• In one embodiment, the present invention is directed to a method of processing a stent preform using a laser beam. The stent preform may be in the form of a tube, a sheet or any other shape of material into which a stent design is cut. Desirably, the stent preform will be made of metal. Typical metals include stainless steel and an alloy of nickel and titanium, which provides the stent with a thermal memory. The unique characteristic of this alloy, known generally as “Nitinol,” is its thermally triggered shape memory, which allows a stent constructed of the alloy to be cooled and thereby softened for loading into a catheter in a relatively compressed and elongated state, and regain the memorized shape when warmed to a selected temperature, such as human body temperature. Other suitable materials for the stent preform include tantalum, platinum alloys, niobium alloys, cobalt alloys and polymeric materials, as are known in the art. Where the preform is in the form of a sheet, once the desired pattern has been cut into the preform, the preform may be rolled into tubular form. Alternatively, the edges of the tube may be joined together via welding, the use of adhesives or otherwise. The stent diameter is generally very small, so the tubing from which it is made must necessarily also have a small diameter. Typically the stent has an outer diameter on the order of about 0.05-0.13 inches in the unexpanded condition, the same outer diameter of the tubing from which it is made, and can be expanded to an outer diameter of 0.12 inches or more. The wall thickness of the tubing may be about 0.003 to 0.01 inches.
  • The laser system employed in the present invention generates a pulse train of ordered pulses of radiation with each pulse train being output from the laser system as an output laser beam. The pulse trains output by the laser may be characterized by an amplitude, a pulse width, and an inner train separation time between subsequent pulses in a pulse train (the pulse frequency). The pulse frequency may be constant or varying. That is, the time between subsequent pulses can be adjusted in any desired manner. The laser beam is directed towards the stent preform and impinged onto the stent preform to cut a desired pattern into the stent preform. The laser beam may be moved relative to the stent preform or the stent preform may be moved relative to the laser beam.
  • In accordance with the present invention, it is preferred to cut the preform in the desired pattern by means of a machine-controlled laser cutting system as illustrated schematically in FIG. 3. Such machine-controlled laser cutting systems are well known (see, e.g., U.S. Pat. No. 5,780,807) and are commercially available from a number of sources, including for example, LPL Systems and Rofin. As shown, the stent preform 21 is placed in a rotatable collet fixture 22 of a machine-controlled apparatus 23 for positioning the preform relative to the laser 24. The stent may be fabricated about a mandrel (not shown) having a substantially circular external surface and a cross-sectional diameter substantially equal to or less than the internal diameter of the preform 21. According to machine-encoded instructions provided by a controller 46, the preform is rotated and moved longitudinally relative to the laser, which is also machine-controlled. The laser selectively removes the material from the preform by IR melting, evaporation, and/or ablation to cut a pattern into the preform 21. The preform is therefore cut into the discrete pattern of the finished stent.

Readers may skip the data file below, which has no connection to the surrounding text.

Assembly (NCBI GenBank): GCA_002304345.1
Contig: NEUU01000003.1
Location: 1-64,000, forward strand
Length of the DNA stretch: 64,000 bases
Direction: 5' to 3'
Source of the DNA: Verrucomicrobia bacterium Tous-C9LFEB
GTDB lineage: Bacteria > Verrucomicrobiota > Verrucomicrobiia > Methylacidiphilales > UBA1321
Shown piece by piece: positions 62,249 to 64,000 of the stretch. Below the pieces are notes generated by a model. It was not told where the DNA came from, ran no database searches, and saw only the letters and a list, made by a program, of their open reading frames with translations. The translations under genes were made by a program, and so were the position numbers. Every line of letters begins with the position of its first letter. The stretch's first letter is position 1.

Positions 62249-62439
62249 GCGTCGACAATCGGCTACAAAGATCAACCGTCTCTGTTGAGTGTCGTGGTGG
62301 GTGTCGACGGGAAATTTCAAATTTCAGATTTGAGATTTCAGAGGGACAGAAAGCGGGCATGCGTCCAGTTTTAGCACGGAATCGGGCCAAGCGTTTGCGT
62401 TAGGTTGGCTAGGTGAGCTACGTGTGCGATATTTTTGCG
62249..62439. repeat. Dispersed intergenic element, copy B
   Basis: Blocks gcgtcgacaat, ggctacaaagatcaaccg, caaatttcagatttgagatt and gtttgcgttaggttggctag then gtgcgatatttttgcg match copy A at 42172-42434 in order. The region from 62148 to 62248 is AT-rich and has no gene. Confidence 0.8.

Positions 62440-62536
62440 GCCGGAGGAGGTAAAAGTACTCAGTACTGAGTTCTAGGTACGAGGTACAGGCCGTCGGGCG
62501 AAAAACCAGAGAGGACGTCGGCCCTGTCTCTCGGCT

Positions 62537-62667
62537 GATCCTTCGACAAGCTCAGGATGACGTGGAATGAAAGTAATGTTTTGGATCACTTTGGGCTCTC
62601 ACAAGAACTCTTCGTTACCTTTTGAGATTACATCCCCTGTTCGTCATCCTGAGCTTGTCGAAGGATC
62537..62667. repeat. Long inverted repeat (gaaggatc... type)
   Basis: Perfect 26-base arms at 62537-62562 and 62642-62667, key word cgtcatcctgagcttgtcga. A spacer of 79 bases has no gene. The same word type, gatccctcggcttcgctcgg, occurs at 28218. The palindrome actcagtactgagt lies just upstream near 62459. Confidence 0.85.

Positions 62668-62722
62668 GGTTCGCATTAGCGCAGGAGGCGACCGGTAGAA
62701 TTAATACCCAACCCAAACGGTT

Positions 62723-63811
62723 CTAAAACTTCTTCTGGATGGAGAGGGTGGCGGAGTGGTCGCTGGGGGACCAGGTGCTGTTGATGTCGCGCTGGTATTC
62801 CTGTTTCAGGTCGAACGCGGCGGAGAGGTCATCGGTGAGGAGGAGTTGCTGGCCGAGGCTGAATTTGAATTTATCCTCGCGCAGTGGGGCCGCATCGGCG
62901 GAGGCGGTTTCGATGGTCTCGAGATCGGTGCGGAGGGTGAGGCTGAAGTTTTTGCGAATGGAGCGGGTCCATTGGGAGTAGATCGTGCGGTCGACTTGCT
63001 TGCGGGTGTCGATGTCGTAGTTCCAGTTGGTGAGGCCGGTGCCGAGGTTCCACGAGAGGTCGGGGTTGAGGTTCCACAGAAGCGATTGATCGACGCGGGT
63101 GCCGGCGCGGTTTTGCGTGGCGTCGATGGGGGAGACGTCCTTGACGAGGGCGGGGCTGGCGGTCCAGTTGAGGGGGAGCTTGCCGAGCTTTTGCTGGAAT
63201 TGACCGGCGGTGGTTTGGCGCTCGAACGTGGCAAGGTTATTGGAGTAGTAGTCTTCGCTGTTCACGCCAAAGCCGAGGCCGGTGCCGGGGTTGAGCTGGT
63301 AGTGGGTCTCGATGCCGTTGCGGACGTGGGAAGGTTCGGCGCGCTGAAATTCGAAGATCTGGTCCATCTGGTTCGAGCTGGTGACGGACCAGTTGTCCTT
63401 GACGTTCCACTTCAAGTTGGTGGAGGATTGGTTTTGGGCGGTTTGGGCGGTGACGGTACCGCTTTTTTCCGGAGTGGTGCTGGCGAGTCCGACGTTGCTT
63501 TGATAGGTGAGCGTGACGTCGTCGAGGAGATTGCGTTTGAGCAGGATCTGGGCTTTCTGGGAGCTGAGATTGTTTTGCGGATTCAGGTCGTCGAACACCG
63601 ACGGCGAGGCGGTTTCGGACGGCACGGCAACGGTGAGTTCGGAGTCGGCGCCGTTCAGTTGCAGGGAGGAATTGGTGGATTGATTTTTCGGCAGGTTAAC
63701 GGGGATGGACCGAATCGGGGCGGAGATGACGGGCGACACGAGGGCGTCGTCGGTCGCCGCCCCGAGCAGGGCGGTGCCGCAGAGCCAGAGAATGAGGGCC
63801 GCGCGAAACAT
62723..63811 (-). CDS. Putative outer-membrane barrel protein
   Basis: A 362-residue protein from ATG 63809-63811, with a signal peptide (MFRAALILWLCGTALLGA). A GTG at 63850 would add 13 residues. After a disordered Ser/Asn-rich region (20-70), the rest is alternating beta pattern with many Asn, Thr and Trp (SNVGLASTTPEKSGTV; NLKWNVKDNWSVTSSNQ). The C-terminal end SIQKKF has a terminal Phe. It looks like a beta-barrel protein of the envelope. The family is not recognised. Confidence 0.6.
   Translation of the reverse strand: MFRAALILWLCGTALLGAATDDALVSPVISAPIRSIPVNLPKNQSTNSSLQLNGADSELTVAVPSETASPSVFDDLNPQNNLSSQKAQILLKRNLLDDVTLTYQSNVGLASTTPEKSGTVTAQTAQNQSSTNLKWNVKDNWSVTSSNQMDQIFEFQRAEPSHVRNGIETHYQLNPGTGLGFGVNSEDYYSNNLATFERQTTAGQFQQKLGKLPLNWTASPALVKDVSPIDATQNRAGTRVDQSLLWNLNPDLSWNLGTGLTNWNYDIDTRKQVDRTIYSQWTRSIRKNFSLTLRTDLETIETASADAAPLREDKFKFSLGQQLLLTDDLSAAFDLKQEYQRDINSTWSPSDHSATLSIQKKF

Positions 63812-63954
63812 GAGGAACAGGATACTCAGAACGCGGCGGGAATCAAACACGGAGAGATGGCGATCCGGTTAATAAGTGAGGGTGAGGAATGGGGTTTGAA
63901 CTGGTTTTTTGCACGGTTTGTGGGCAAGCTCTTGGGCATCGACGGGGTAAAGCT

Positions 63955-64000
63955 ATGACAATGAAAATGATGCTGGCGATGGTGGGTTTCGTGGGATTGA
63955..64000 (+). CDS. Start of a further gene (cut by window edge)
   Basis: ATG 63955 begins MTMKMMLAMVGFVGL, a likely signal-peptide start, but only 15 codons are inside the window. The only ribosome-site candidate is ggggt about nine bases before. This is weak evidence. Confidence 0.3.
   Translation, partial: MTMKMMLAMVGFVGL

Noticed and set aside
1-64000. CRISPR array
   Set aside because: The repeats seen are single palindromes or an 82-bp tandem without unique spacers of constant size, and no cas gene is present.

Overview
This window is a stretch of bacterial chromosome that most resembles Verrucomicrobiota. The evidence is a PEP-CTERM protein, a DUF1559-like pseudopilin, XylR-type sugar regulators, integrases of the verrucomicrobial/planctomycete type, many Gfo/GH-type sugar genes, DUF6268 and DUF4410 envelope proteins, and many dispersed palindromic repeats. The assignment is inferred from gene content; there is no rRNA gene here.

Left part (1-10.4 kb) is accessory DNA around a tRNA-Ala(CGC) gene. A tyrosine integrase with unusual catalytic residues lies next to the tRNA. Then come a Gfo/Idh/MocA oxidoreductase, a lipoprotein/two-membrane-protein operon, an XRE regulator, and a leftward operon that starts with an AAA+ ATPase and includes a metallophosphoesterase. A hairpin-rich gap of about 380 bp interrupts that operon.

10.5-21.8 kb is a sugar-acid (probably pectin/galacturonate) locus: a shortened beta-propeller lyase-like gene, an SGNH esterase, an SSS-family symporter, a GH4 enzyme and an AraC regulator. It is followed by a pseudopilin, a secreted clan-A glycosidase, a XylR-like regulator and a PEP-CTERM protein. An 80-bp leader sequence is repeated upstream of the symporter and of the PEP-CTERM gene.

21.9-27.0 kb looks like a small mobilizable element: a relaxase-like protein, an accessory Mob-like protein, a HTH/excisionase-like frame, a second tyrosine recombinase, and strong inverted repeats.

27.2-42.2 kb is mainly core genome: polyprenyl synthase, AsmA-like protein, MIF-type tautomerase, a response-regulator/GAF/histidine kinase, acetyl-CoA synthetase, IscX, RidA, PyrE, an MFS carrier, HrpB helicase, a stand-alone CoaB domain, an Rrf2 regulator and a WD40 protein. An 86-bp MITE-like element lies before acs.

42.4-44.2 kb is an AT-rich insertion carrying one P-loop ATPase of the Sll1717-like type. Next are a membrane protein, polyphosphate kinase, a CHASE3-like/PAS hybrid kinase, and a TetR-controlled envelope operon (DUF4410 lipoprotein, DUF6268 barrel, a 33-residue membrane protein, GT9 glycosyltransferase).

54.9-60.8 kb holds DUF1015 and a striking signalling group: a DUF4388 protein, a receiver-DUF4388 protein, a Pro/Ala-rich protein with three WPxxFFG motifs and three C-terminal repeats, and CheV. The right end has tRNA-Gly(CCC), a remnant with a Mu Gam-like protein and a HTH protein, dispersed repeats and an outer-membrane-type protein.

• The process of cutting a pattern into the preform 21 is generally automated except for possibly loading and unloading the length of preform. Referring again to FIG. 3, the cutting may be done, for example, using a CNC-opposing collet fixture 22 for axial rotation of the length of tubing, in conjunction with a CNC X/Y table 25 for movement of the length of tubing axially relative to the machine-controlled laser 24. The X/Y table 25, which has a linear motor that produces very high acceleration and deceleration, moves the preform relative to laser 24 under the control of the controller 46. The program used by controller 46 for control of the apparatus is dependent on the particular configuration used and the pattern to be formed in the preform 21.
  • Laser source 24 may be, for example, a Nd:YAG or CO2 laser operating at a wavelength of, e.g., 1,064 nm and 10,600 nm, respectively. Laser source 24 may also be an ultra-fast laser operating on a femtosecond or picosecond timescale. Alternatively, a laser operating at a wavelength of about 193 nm or 248 nm or laser diodes such as those operating at wavelengths between about 800 to 1000 nm may be employed. In one particularly advantageous embodiment of the invention, diode pumped fiber laser may be employed in which the diode provides energy to pump or stimulate a gain element such as a rare-earth element doped in the fiber. Such fiber lasers are advantageous because the laser spatial mode they produce typically does not vary with pulse frequency, a problem that can arise with other types of laser sources. The present invention, however, is not limited to laser sources. More generally, any other appropriate source of electromagnetic energy that is capable of cutting or otherwise processing a preform may be employed in the present invention.